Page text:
What are the Benefits of Preventative Dentistry?
Preventative dentistry is the foundation of good oral health. More than just brushing your teeth and visiting the dentist, preventative dentistry protects your mouth and your overall health. Find out what counts as preventative dentistry and how it benefits you.
What is Preventative Dentistry?
Preventative dentistry refers to oral health habits that protect your overall health, including:
• Regular brushing and flossing
• Teeth cleaning
• Dental check-ups
• Oral x-rays
Why Get Preventative Dentistry?
During dental check-ups and x-rays, your dentist screens for gum disease, cavities, wisdom teeth impaction, oral cancer, and other serious oral health concerns. As with medicine, early detection is the key to a fast recovery. By keeping up with dental appointments and taking care of your teeth in between, you will save money and stay healthier.
Many dentists like to go over the foundations of preventative care during visits. Your dentist will make sure you know the best way to brush and floss your teeth. If you put off flossing because you don’t like it, your dentist can recommend alternative products to try, such as a water flosser. Your dentist can also demonstrate an appropriate technique, so you can prevent cavities and gum disease from developing in between appointments.
Even if you have a family history of gum disease or other oral health problems, a strong oral hygiene routine can keep your teeth and gums healthy. It will also save you money: it’s less expensive to pay the copay associated with dental hygiene appointments than to cover your share of the cost of cavities, fillings, and more expensive procedures.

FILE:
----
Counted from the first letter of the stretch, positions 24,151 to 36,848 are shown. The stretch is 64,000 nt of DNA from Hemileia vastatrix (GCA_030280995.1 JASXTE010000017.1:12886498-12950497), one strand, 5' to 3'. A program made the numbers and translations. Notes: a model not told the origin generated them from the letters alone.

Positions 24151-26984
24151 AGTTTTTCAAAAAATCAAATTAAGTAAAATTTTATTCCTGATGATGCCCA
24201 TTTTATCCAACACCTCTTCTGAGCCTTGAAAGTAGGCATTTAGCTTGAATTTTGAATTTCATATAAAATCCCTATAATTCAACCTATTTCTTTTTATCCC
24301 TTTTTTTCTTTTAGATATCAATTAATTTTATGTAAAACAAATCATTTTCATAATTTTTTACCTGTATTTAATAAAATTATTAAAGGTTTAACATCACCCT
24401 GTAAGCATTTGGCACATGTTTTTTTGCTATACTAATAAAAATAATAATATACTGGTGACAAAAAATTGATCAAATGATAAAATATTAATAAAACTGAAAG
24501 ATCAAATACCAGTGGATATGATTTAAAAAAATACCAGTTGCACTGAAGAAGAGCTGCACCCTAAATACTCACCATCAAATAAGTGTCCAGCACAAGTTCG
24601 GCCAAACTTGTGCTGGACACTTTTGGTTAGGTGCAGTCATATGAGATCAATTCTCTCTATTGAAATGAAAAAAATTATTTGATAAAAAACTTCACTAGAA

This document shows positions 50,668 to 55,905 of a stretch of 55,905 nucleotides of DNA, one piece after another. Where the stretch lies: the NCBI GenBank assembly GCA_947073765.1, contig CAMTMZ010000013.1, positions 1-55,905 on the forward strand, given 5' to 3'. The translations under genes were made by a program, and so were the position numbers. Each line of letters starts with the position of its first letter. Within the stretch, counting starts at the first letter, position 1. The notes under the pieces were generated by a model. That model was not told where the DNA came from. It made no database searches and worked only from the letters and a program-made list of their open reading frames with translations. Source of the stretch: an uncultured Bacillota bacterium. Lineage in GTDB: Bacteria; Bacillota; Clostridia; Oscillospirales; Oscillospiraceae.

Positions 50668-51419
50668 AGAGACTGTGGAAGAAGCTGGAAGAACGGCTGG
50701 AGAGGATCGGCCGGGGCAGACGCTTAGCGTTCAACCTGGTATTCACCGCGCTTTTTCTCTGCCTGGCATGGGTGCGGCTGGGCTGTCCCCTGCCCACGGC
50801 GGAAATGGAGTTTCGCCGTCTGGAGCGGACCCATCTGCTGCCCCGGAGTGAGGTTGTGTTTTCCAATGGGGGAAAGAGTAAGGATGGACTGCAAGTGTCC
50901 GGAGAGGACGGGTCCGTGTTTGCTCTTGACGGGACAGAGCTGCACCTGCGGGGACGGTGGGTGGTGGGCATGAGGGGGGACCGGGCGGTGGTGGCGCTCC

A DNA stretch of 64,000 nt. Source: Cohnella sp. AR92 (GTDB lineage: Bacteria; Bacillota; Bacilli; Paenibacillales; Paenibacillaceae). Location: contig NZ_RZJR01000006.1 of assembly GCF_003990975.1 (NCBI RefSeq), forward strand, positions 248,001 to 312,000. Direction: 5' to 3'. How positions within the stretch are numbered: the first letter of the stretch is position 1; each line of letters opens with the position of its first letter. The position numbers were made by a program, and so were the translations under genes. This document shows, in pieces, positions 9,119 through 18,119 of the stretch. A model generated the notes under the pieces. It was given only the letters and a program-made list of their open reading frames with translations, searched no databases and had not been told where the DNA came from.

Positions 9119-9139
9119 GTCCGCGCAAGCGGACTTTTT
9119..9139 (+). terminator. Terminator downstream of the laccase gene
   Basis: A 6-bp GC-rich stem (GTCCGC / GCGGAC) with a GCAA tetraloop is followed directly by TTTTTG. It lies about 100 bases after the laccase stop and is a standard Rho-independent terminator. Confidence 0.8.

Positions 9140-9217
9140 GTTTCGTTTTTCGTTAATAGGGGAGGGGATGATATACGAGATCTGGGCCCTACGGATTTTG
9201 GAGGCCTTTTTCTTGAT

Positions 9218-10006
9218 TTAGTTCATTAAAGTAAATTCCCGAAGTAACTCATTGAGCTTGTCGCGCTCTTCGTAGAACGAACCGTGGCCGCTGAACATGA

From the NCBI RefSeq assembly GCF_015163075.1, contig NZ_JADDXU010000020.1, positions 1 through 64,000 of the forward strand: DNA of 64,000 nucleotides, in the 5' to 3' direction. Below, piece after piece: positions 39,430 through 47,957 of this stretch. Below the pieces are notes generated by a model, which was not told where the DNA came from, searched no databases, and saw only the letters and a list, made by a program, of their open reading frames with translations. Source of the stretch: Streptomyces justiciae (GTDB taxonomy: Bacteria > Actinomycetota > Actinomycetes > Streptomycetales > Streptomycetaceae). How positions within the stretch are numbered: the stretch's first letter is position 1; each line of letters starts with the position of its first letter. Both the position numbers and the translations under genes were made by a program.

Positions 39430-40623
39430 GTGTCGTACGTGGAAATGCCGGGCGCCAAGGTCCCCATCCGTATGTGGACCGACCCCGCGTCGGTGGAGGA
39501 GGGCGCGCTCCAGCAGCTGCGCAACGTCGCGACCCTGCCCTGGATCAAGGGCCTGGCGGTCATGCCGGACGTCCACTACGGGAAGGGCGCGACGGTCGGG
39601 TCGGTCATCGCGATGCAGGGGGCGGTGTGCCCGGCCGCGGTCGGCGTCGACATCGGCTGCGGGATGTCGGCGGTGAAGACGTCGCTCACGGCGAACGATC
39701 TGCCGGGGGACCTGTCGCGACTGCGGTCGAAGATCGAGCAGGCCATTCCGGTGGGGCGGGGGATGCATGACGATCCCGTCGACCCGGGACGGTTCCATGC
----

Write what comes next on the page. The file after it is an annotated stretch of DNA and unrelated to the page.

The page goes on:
When you keep up with preventative care, your dentist can treat problems as soon as they arise. Catching things early means the problem is localized rather than widespread. You’re less likely to need pricey procedures such as root canals when you visit the dentist regularly. Some oral health problems, such as gum disease, negatively affect your overall health. Studies have linked gum disease with chronic health conditions including diabetes, Alzheimer’s, kidney disease, and cancer.
If you skip preventive dentistry and only come in when there is a problem, you will pay more in out-of-pocket for treatment. Treatment may take longer and is usually more painful, both during the process and in terms of recovery.
When you compare cost of going to the dentist regularly with the costs of delaying visits until there’s a problem, it becomes simple. Preventative dentistry is the wise choice for your overall well-being.